It’s Like Having Molasses in Your Brain and Heart, Part 2

I don’t know what made me write that post – Part 1 of It’s like Having Molasses in Your Brain and Heart.  I actually started it one day and finished it a couple of days later.  I think it was because I started to feel a little low and I realized how much that scared me.  Not a lot low.  Just a little low and I was really scared – not now, please not right now.

So the good news is that I think I am past it.  This time.  I am still in hypervigilant mode for a while just in case.  It’s funny that even now I can convince myself that if I just do all the right things I’ll never have to go through this again and I know it’s not true, but I still dream that one day it will be true.

Sometimes when I am depressed I am able to function pretty well during the day.  That coupled with my magnificent, Oscar-worthy acting ability lets me pretend there is nothing wrong.  Most of the time people have no idea that I am actually depressed.  I just have to hang on until I can get home and let go.  But I don’t live alone any more.  I didn’t think that was going to be such a big deal, but it turns out that it is.

Now when I come home drained – I still have to be “on” for my roommate.  My roommate is my Mother.  She is 88 years old and will be 89 on August 1, 2012.  Physically she is in very good shape.  Mentally she is slowing down.  A lot.  She gets confused easily and needs more and more help deciphering her mail and her doctor’s instructions and the stove.  She pretty much sticks to her microwave now and I’m fine with that.

Most days she is here at the house by herself all day and wants to talk right when I get home – the very time in my former routine when I used to decompress, when I need to decompress.  Now I have to check in on her and start dinner immediately so we can eat  dinner together at a reasonable hour.  No more “I’ll just have a bowl of cereal for dinner.”  There’s nothing wrong with having cereal for dinner as long you are eating the fruits and vegetables and protein you need during the day.  I have to make sure she gets those fruits and vegetables and protein.  And that she is taking her meds.  And that she pays her taxes.  Some days that takes energy that I just don’t have, but I do it anyway.  I’m tired.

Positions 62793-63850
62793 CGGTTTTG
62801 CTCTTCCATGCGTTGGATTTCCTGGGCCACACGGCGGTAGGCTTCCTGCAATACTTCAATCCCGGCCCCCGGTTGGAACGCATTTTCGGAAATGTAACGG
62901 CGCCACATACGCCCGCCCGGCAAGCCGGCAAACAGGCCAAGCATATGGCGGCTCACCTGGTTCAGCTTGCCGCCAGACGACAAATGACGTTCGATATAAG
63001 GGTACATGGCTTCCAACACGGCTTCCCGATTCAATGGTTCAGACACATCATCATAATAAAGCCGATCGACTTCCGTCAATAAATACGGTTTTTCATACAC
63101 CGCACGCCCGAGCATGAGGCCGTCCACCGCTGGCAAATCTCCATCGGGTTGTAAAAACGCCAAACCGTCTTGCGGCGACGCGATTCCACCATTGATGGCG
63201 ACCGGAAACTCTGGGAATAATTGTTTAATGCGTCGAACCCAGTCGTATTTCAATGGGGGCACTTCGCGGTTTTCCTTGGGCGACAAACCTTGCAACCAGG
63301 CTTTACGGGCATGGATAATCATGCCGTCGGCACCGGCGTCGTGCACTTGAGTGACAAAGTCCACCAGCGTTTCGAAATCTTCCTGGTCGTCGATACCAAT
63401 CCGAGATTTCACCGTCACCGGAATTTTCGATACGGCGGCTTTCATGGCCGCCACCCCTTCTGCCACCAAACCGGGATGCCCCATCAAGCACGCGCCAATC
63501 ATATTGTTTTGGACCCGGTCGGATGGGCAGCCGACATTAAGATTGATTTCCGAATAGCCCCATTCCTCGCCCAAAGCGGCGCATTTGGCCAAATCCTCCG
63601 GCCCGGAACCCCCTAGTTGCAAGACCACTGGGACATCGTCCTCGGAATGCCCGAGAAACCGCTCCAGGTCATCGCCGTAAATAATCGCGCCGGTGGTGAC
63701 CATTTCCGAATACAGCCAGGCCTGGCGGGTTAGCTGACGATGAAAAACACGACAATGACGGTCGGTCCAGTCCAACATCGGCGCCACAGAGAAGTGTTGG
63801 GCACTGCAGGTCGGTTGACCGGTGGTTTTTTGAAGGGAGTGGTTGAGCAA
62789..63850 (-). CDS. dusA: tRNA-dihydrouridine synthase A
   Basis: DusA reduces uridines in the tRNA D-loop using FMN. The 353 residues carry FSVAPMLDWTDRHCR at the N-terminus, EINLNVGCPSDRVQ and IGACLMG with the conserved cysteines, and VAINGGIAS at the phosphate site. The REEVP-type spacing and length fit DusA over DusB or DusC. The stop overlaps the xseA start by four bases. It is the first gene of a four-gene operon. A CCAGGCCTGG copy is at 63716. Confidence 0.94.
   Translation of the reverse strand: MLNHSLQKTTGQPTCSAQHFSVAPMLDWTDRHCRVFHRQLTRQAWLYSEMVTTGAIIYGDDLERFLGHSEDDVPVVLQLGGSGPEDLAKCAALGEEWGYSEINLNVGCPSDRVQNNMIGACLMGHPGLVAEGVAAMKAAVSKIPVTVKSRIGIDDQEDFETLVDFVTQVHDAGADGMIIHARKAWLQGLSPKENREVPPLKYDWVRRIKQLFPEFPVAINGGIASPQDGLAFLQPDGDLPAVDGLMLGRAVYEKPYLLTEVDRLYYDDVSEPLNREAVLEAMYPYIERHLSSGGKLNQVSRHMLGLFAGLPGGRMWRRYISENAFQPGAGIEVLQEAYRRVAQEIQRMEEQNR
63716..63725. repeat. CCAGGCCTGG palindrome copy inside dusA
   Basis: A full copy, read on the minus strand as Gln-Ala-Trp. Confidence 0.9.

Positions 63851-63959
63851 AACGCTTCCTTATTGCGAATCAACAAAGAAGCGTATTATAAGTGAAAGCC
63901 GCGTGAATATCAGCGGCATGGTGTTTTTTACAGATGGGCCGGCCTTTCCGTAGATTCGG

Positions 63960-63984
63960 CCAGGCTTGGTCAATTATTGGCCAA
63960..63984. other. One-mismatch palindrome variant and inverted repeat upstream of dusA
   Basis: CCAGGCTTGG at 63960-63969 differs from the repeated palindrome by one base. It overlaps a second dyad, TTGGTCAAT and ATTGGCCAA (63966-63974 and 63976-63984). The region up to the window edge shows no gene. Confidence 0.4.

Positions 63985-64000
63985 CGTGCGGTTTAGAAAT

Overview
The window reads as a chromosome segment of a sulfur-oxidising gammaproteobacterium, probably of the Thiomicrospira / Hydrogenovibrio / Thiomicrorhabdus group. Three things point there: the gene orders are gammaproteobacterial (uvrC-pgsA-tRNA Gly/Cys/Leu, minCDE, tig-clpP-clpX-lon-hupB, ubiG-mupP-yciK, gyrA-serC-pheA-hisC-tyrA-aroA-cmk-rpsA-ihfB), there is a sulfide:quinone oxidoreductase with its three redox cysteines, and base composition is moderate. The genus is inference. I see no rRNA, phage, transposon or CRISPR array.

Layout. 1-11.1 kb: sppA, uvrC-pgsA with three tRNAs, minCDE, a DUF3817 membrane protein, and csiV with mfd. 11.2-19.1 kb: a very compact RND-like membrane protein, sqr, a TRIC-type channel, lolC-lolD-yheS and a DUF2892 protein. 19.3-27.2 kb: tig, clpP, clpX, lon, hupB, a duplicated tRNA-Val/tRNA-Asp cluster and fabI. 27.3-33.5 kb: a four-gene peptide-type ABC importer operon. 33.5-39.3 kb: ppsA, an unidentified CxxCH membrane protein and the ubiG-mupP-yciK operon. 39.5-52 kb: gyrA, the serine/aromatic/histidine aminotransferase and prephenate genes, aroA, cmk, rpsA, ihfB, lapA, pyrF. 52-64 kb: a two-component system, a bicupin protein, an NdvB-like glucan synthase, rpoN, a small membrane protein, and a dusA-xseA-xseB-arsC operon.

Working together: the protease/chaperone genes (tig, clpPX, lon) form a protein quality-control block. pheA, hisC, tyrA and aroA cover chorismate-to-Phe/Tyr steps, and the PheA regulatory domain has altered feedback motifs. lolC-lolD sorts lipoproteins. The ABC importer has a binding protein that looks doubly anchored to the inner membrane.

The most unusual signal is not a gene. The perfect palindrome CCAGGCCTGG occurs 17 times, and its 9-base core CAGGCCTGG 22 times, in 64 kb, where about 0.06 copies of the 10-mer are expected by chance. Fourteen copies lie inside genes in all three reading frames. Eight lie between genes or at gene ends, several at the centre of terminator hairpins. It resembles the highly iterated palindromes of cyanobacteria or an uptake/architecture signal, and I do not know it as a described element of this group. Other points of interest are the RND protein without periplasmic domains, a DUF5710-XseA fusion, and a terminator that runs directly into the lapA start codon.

Being tired is scary.  Being tired for too long a time can bring on the depression.  Something has to give.  So I don’t watch TV like I used to.  There are many nights I never turn the TV on.  That’s really okay because there isn’t much on TV I enjoy watching.  Why is it that every show I want to see is on the same night and often at the same time?  Sheesh.


About candivernon

I used to be Candi Vernon, but now I'm Candi Vernon Cubbage. I write, therefore I am a writer.
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2 Responses to It’s Like Having Molasses in Your Brain and Heart, Part 2

  1. Robin says:

    Sound’s like my life.

  2. Laura Reichert says:

    I understand about the responsibilities of parenting your parent. It’s hard. It’s tiresome. But you do it because you love. Some days you may not like them very much because you know they ought to know better when something goes wrong and then are suddenly reminded that they can’t anymore………… but the love never goes away. My 85-year old elder (not my parent but a distant cousin [and a bitter personality] who chose me to care for her) who has many physically debilitating issues has after many years of care at our home has finally moved to the nursing home stage of her life. In some ways it’s easier for both of us but in other ways it was easier having her under my roof. I know about being tired and frustrated and I also know I keep at it because of the love. Take one day at a time and the love will get you through. Do you knit? It’s portable and I keep it in my car all the time so I will have it on my frequent visits to the “home.” Knitting gets me through her conversations that are repeated the same way EVERY TIME I see her. My hands are busy and she talks and I listen which is what she needs from me. You could try it and see if it helps you.

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